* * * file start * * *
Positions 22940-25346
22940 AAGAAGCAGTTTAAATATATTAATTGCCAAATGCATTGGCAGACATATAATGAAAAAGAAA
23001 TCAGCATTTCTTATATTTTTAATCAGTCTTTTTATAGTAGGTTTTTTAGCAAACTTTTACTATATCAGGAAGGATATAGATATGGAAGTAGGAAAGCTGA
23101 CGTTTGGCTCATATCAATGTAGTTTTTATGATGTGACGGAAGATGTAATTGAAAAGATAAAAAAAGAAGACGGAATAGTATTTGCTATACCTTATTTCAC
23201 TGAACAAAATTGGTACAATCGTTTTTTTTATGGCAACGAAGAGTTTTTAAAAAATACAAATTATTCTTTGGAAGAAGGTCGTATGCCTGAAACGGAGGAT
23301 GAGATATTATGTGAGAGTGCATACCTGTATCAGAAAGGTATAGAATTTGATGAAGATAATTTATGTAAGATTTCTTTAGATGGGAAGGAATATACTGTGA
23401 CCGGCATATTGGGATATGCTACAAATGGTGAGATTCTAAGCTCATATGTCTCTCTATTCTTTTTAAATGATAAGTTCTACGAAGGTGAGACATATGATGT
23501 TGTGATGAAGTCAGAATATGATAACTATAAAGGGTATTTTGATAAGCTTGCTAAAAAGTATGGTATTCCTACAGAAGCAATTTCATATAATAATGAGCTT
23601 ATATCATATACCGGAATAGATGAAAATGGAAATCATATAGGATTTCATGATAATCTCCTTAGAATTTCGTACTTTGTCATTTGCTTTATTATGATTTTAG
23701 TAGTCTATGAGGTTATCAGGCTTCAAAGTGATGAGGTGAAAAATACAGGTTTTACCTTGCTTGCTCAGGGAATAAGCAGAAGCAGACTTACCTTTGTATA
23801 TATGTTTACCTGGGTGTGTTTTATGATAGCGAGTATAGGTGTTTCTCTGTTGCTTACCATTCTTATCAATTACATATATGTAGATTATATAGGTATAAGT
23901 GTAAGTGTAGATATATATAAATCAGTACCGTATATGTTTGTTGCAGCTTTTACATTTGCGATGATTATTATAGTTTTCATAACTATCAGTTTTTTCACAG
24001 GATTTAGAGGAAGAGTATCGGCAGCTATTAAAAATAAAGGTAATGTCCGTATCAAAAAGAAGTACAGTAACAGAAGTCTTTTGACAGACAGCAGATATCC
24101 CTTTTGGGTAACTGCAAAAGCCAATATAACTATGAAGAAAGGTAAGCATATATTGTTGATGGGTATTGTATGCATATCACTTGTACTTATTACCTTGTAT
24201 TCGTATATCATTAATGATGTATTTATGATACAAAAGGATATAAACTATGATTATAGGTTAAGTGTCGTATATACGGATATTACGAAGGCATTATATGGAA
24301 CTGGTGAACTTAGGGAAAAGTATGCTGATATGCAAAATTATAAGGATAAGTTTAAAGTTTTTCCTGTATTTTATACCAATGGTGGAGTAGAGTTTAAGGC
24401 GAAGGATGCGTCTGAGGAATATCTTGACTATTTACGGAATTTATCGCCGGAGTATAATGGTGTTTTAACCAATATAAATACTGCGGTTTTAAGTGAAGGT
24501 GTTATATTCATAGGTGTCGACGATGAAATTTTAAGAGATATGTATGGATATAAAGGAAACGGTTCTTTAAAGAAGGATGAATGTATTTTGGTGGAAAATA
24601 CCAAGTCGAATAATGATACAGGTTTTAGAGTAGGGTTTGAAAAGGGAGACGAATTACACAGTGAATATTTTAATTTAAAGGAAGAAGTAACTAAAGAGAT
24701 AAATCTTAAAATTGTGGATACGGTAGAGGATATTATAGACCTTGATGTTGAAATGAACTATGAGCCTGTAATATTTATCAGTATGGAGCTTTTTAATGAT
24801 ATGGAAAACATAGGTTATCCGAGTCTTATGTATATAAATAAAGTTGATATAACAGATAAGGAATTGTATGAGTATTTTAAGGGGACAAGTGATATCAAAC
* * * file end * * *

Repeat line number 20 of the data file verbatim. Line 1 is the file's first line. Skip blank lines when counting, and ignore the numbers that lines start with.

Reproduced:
24701 AAATCTTAAAATTGTGGATACGGTAGAGGATATTATAGACCTTGATGTTGAAATGAACTATGAGCCTGTAATATTTATCAGTATGGAGCTTTTTAATGAT